13 Feb 2017
Retailers Look for Windfall in Resurgent Russian Luxury Goods Sector
Currency stabilisation, VAT rebates and stay-at-home spenders all contribute to rise in high-end purchases.
With sales in the luxury sector frequently seen as a reliable indicator of the overall health of any economy, there has been considerable speculation as to just how retailers in this sector are weathering Russia's prolonged downturn. While there has been much previous doom and gloom, there are now signs, however, that 2016 marked a turning point for sales of many of the country's most aspirational brands.
Unlike many of its Western neighbours, Russia had no luxury market to speak of before the early 1990s. Fuelled by soaring individual wealth in the country, demand then rose sharply, peaking in 2013 before falling victim to Western sanctions and the country's own economic crisis.
Significantly, though, in the past four years none of the high-end shopping malls in Moscow or St Petersburg were forced into closure. This, though, left many wondering just how long they could survive.
Between 2013 and 2015, Russia's luxury market contracted every successive year. Starting at its 2013 high of €5.5 billion (US$5.9 billion), it fell to €4.3 billion in 2014, before bottoming out at €3.2 billion in 2015. According to the best available figures, 2016 then saw a rise to €3.5 billion.
This growth has been linked to overall economic stabilisation and an accompanying return of consumer confidence. This renewed affluence has been most apparent in Moscow and St Petersburg, with domestic purchases supplemented by spending on the part of overseas visitors.
Indeed, a number of Russia's leading upmarket retailers have latterly implemented measures designed to specifically appeal to high-spending tourists. Mercury is Russia's largest luxury chain and operates the TsUM Department Store and the Barvikha Luxury Village Mall in Moscow, as well as the DLT Department Store in St Petersburg. In 2015, it launched its highly successful "Milan Prices" campaign, aiming to reassure consumers that its range of luxury items couldn't be bought cheaper anywhere in Western Europe.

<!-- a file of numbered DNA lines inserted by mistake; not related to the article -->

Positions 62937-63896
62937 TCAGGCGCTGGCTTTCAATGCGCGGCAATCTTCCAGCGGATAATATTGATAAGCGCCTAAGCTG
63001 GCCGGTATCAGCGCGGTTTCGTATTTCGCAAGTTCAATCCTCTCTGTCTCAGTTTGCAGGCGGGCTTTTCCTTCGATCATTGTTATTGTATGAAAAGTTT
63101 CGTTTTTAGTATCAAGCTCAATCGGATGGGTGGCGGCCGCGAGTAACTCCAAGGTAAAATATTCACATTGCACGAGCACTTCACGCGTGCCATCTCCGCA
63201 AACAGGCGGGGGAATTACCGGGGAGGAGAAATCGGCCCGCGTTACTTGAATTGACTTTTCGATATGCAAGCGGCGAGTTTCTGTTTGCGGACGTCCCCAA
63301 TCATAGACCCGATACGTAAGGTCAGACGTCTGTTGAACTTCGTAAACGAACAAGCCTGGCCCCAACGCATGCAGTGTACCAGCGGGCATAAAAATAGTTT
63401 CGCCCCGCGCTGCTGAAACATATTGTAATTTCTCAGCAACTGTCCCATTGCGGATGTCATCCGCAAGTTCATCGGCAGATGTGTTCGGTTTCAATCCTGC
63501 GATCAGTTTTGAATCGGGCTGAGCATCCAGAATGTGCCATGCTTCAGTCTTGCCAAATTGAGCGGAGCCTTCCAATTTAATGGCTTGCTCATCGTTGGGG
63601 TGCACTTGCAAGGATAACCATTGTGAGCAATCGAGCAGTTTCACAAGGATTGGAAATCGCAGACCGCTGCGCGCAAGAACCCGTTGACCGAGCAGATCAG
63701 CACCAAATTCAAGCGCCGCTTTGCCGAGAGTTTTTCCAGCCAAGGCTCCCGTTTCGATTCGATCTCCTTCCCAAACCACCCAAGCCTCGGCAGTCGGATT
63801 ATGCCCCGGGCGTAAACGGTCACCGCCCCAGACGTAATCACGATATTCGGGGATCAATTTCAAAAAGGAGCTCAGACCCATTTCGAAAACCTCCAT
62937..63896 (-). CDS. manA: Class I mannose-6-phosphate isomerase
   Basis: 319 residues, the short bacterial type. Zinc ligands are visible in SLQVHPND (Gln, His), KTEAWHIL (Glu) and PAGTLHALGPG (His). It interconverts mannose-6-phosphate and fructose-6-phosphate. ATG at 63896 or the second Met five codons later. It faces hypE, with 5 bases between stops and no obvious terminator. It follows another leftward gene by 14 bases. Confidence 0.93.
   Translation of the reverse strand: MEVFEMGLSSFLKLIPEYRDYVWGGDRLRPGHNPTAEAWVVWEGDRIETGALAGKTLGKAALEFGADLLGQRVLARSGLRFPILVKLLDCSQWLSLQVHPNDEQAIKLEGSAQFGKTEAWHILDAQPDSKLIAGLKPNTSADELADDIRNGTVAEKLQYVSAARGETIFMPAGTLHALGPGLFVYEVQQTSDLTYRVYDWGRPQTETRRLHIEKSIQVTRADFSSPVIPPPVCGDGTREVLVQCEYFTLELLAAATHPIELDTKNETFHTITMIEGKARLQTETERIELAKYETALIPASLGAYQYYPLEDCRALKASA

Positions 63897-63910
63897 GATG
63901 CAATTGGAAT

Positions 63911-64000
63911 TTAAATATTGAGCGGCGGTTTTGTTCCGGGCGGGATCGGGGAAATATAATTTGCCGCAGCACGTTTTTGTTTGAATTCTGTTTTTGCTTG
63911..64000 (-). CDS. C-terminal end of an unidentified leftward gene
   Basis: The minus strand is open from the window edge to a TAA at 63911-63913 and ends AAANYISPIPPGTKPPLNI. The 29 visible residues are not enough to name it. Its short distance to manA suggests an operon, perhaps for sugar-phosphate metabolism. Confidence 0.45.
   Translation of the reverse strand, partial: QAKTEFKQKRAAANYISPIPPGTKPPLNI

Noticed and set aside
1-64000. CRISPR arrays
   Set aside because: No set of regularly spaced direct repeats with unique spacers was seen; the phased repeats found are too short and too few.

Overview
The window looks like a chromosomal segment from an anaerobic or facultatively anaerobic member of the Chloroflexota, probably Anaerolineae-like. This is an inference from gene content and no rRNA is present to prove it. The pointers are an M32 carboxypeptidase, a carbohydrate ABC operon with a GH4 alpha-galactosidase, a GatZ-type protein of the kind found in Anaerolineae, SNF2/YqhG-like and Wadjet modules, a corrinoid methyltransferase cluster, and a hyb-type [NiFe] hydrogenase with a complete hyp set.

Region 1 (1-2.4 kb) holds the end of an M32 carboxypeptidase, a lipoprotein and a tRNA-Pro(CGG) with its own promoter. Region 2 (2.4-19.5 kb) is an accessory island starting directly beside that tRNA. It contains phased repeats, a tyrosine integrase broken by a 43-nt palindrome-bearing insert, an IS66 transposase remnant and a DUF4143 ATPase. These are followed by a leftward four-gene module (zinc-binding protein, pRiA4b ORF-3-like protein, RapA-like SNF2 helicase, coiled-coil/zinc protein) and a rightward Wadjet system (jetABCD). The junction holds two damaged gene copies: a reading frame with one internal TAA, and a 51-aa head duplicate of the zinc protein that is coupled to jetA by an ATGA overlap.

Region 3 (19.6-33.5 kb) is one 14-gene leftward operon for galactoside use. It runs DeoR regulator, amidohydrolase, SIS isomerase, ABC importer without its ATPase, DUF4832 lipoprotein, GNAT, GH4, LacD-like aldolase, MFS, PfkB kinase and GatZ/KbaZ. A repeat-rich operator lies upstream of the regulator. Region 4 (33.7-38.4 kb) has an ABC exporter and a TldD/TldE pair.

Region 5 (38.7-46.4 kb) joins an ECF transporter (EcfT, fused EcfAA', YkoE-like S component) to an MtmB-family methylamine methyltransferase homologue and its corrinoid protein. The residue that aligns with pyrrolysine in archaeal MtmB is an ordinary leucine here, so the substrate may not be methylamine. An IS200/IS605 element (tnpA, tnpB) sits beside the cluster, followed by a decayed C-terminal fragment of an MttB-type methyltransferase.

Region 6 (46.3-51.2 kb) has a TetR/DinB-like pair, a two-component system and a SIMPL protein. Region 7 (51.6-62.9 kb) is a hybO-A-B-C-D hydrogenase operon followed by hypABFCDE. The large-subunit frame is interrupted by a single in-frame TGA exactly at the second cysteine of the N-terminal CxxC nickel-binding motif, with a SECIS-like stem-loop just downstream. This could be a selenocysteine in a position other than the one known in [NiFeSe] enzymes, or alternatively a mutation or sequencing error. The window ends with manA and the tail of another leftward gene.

Specifically targetting wealthy tourists from mainland China, the company also began accepting Union Pay cards, while recruiting a dedicated team of Mandarin-fluent frontline sales staff. As a result, the group enjoyed a 15% rise in footfall in 2016 and, more importantly, a 30% sales increase.
In line with this, the majority of Western luxury brands operating in Russia reported increased demand last year. One clear sign of the growing confidence of such brands came with Valentino – the upmarket Italian fashion line – upgrading its Moscow operation from just one store at the end of 2015 to four by the end of 2016.
Many luxury brands are now expecting a further surge in sales following the imminent introduction of VAT refunds on all purchases valued at 10,000 rubles (US$168) or more by non-residents of the Eurasian Economic Union (Russia, Belarus, Kazakhstan, Kyrgastan and Armenia). This tourist-oriented rebate system is due to be piloted in Moscow, St Petersburg and Sochi in the spring, prior to a national rollout some years down the line.
Another factor in the resurgence of the domestic luxury sector has been the travel ban imposed on law-enforcement officers and judges, a further consequence of the Western sanctions. Typically well-remunerated, such individuals were previously accustomed to making luxury purchases abroad. Now, however, they are obliged to conduct all of their high-end spending in the malls and department stores of Moscow and St Petersburg, rather than those of New York or London.
Overall, it is now seen as a hugely opportune time to enter Russia's luxury sector. Despite the resurgence in sales, reasonably priced sites remain available in prime retail areas, while the restored fortunes of the rouble have seen it gain nearly 40% against both the Euro and the US dollar over the past six months. As additional incentives, customs procedures have been dramatically streamlined, while corruption among import officials is said to be at an all-time low.
Leonid Orlov, Moscow Consultant